Organised by the Africa Center at the United States Institute of Peace (USIP), the symposium aimed to address the security challenges in the North-west and central. “Recognising the crucial role of state governors in mitigating security threats and fostering peace, the symposium aims to enhance their capacity in conflict prevention and peacebuilding efforts across Nigeria.

“Through dialogue and collaboration, the Africa Center seeks to empower governors to address the underlying causes of instability and strengthen peacebuilding initiatives at local and state levels. During the symposium, Northern Nigeria governors and their counterparts will engage in panel discussions focusing on the drivers of insecurity and opportunities for Stabilisation.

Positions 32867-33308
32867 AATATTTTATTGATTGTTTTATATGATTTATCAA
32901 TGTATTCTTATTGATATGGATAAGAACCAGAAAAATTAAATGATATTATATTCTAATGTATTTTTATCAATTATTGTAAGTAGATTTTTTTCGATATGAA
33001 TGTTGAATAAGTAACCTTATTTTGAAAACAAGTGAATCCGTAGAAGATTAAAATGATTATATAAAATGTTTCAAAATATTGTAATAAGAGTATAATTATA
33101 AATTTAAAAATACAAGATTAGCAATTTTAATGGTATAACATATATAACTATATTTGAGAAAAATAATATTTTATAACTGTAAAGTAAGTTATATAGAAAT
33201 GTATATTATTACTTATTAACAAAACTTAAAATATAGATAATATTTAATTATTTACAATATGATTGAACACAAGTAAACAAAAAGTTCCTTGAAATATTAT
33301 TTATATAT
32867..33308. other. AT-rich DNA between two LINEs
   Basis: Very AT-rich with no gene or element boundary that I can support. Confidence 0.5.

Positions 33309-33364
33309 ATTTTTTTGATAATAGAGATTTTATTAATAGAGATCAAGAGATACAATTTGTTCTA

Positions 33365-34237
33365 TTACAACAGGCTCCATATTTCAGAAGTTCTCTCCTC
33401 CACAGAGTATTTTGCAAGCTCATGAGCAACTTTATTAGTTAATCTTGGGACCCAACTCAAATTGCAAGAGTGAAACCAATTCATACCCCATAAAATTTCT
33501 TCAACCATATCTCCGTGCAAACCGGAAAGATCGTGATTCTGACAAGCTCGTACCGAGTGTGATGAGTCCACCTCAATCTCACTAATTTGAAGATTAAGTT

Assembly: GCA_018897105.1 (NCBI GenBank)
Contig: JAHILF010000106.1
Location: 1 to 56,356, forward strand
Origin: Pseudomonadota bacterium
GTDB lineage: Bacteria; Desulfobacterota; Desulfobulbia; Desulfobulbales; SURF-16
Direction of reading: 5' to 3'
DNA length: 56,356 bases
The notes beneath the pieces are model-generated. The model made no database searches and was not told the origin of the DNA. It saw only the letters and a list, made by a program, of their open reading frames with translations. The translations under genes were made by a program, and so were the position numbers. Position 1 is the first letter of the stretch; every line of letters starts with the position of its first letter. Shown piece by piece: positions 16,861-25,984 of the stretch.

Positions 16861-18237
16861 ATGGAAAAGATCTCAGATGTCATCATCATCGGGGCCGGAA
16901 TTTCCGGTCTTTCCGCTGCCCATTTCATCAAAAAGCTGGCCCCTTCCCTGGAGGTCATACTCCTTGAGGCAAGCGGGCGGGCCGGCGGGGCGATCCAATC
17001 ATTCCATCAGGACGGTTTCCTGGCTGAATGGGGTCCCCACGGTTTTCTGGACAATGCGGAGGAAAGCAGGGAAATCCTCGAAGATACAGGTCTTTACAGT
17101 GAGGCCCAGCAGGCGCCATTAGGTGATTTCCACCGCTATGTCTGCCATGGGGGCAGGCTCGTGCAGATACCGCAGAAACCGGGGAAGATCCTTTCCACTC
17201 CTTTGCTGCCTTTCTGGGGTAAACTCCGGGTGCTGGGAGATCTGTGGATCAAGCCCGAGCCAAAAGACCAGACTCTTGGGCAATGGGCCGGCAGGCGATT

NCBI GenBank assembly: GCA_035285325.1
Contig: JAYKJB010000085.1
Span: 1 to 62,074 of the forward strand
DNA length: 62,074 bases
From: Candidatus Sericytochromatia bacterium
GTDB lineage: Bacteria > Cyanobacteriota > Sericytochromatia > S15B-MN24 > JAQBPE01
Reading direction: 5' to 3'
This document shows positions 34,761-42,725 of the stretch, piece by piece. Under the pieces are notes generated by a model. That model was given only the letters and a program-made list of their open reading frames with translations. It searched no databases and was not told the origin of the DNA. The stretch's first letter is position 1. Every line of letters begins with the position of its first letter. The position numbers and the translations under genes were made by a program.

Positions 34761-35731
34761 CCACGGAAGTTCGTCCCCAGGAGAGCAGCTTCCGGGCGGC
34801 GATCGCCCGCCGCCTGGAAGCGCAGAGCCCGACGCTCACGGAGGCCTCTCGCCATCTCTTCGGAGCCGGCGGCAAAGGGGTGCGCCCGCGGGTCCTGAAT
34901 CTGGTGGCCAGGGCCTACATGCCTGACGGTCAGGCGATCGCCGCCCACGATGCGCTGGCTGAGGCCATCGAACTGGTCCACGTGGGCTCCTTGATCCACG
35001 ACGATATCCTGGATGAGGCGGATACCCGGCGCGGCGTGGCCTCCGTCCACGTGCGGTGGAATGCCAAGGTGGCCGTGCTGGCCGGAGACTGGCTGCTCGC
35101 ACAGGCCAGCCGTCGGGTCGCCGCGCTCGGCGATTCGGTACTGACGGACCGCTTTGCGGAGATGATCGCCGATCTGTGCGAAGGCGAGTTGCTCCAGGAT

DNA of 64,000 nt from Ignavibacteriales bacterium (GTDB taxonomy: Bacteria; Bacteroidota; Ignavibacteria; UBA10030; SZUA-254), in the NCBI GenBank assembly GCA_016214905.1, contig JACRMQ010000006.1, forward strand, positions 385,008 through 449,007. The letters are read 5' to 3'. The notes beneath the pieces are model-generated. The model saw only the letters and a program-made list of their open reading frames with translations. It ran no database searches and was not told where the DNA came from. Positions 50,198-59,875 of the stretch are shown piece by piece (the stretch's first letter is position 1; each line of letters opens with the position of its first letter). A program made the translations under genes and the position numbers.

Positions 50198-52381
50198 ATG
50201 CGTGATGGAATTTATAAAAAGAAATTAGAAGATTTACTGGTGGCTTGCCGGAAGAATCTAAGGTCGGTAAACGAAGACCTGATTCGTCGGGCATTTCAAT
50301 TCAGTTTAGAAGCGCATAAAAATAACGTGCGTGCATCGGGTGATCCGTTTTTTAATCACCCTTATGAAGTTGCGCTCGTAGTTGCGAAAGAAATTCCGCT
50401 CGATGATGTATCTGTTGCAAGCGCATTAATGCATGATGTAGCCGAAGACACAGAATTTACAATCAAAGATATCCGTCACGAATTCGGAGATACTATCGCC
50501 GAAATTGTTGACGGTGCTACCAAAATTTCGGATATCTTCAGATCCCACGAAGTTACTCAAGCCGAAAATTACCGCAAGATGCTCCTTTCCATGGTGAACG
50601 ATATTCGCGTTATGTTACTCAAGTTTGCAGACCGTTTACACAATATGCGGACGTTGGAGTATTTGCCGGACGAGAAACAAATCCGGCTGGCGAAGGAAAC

“These discussions aim to deepen participants’ understanding of the complex security landscape, identify strategies for addressing security challenges, and explore opportunities for sustainable peace and development in the region,” said a statement by Ibrahim Kaula Mohammed, the spokesperson of Governor Radda, ahead of the forum.

The NWGF’s search for peace, integration and economic development in their region remains a herculean task, like it has always been. Therefore, it is expected that the discussions, speeches and papers to be presented at the event will be rich, insightful, well-researched, in a way that will highlight portent solutions to the North-west’s banditry malaise.

Delegates and participants at the summit should also not mince words in telling the NWGF that its members need to develop efficient strategies that will eradicate poverty and illiteracy in their states. Defeating terrorism and banditry becomes easier when people are educated and adequately empowered financially. The NWGF, as a matter of fact, should be told that their summit will not add any impetus to the fight against banditry if it is just all about talking and talking.